Stains of any kind are irritating; they require cleaning products, time, and elbow grease.
Bloodstains are especially problematic.
Not only are they unsightly, but they can also potentially attract the wrong kind of attention even if this original incident was completely innocuous.
Therefore, it’s best to remove blood stains as quickly and discreetly as possible.
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The first step in removing blood is to remove the excess.
Thankfully, blood can be diluted with water.
Use a damp white cloth to determine whether it removes the excess or worsens the problem.
Do not wipe the blood.
Use the rag in a blotting motion, as though you were dabbing paint.
That way, the rag soaks up the excess and does not rub it deeper into the carpet fibers.
If the stain is already dry, do not immediately apply any cleaning solution.
Instead, use a stiff brush e.g toothbrush, scrub brush, to break the solidified blood into chunks.
This will allow the cleaner to work more effectively and remove it from the carpet, as opposed to removing the surface layer of the stain while leaving the main body intact.
Dish Soap is an effective detergent.
It effectively breaks down petroleum oils, food grease, and bodily fluids such as blood.
Apply a small amount to a damp rag and blot the stain to soak it up.
Rubbing will drive the blood further into the carpet fibers and compound the issue.
If the stain is dry, brush the carpet with a stiff brush to break it into flakes and continue blotting.
Repeat as necessary.
After the stain is removed and the carpet is dry, soak another damp rag in cold water.
Gently blot the location of the stain to remove any remnants and pat dry.
Starch is an effective method of removing blood stains or literal blood puddles from surfaces.
In order to achieve the best results, soak a rag in warm water and dab the bloodstain if it is on the carpet.
Once the stain is damp, sprinkle a generous amount of potato starch and let it sit for 24 hours.
After 24 hours, the starch will have absorbed the water and blood mixture, which can be vacuumed away.
This is a time-consuming but effective method that really works.
OxiClean is a commercial stain remover and highly effective at removing blood, among other substances, from fibrous surfaces such as carpets.
To remove blood from the carpet, soak the recommended amount of OxiClean in the appropriate amount of warm water.
There will be instructions on the back of the container.
However, if there’s no instructions present, a mixture of 1 part OxiClean to 2 parts water is effective.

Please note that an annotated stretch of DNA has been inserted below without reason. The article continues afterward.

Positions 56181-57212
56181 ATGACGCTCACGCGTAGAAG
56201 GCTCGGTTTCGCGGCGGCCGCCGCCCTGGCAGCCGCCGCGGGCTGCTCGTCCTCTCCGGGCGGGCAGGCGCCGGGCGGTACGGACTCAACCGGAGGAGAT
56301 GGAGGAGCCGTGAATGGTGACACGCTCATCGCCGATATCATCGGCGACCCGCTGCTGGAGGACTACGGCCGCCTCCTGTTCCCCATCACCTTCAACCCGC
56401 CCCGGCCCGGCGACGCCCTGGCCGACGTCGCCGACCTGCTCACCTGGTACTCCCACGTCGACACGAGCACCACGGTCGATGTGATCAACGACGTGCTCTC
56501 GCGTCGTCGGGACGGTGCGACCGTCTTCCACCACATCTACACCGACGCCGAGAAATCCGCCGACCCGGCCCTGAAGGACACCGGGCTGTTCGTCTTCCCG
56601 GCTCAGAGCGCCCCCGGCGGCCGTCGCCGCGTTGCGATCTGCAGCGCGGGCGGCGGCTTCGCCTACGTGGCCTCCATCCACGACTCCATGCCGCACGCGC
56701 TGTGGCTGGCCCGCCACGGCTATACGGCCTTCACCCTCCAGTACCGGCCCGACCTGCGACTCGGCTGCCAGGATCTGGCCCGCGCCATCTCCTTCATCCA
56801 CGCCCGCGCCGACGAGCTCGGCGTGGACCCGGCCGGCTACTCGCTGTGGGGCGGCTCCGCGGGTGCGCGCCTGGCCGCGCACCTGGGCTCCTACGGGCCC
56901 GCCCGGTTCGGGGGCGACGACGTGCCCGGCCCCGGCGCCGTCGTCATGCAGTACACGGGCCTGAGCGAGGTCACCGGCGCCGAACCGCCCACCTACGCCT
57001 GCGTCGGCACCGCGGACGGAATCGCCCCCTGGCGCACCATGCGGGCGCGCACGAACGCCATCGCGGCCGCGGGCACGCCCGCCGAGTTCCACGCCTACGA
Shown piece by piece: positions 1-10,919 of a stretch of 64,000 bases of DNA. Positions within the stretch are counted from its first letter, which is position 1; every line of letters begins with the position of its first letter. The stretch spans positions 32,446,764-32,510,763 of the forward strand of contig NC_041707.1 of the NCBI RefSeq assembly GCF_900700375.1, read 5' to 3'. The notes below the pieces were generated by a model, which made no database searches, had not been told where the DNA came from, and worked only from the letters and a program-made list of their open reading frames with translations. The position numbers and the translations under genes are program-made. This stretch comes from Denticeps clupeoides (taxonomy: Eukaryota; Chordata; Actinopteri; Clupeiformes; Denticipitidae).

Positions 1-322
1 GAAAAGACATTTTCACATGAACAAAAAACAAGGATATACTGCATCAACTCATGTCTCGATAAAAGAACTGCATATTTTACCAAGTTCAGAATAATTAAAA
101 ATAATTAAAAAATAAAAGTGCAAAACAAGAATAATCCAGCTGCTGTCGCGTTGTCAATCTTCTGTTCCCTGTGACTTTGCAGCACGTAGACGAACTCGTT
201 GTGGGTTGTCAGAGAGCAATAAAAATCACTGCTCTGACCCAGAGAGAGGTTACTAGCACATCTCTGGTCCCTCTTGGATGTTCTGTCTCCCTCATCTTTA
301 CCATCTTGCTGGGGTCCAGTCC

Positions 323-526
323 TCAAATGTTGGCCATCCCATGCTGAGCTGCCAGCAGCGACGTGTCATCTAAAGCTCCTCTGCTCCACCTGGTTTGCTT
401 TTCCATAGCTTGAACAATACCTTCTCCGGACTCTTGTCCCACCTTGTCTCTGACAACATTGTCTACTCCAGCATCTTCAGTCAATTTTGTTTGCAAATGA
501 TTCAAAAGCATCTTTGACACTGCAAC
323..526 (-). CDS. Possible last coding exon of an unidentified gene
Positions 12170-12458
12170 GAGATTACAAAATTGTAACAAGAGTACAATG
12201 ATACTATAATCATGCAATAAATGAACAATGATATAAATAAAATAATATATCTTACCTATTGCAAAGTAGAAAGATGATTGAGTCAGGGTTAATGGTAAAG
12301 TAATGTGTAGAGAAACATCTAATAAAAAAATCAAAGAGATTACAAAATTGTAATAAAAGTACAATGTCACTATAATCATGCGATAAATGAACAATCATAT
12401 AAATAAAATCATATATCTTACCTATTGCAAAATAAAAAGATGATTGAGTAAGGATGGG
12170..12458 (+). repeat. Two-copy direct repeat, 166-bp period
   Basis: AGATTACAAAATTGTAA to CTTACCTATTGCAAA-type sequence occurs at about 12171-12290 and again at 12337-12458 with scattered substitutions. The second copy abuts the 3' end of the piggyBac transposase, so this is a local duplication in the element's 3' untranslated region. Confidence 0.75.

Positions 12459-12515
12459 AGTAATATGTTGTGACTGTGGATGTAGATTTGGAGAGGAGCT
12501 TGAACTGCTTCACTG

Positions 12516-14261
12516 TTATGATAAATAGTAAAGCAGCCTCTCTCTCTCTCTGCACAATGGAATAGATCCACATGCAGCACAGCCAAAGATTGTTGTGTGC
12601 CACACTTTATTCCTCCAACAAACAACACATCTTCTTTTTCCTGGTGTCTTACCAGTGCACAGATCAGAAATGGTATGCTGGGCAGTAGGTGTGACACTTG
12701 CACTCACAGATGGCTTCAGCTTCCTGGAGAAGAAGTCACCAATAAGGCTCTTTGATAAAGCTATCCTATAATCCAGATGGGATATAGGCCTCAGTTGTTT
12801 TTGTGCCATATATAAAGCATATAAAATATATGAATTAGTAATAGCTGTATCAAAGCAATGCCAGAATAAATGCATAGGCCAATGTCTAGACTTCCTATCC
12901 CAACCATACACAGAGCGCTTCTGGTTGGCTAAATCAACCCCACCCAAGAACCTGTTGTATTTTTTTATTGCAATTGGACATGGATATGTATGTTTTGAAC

Do not pour the OxiClean onto the stain.
Instead, use a spray bottle or soak a rag and dab the stain.
Too much will damage the carpet fibers and cause them to shrivel and crisp.
Once the OxiClean is applied, let it sit for 5 minutes before blotting with a damp rag.
If this proves ineffective, apply more OxiClean and try again.
A 3-pound box will address any stain, but remember not to use excessive amounts at one time.
Water mixed with ammonia is a concentrated cleaning solution.
In order to remove blood from the carpet:
Ammonia is highly alkaline and will damage the wool fibers.
This holds true for woolen and synthetic wool carpets.
The ammonia will damage the polyester fibers too.
Hydrogen peroxide is a safe and effective method of removing blood from a carpet.
However, one must exercise caution.
Hydrogen peroxide is a powerful cleaning solution, but it can remove the dye from carpet fibers and change or remove the color entirely.
A good rule is to try a test patch using the peroxide on an unseen corner of the carpet.
This will determine whether it removes the stain without damaging the carpet.
If the peroxide is safe for the carpet, apply it using a cotton swab.
Cover the entire stain thoroughly with peroxide.
Allow it to sit for 2 hours, then blot the stain with a clean cloth.
If that fails, reattempt with more peroxide after allowing the stain to dry.
Brush the carpet to break up any flakes before reapplying peroxide.
Blood is a tricky substance to remove from a carpet.
Its properties mean it is effective at staining and ruining surfaces or products such as carpets, linens, wools, flannels, and more.
The more dense, loose fibers the surface contains, the worse the blood stains and the more difficult it is to remove.
However, the methods outlined in this article should effectively remove blood stains from most carpets and floor rugs.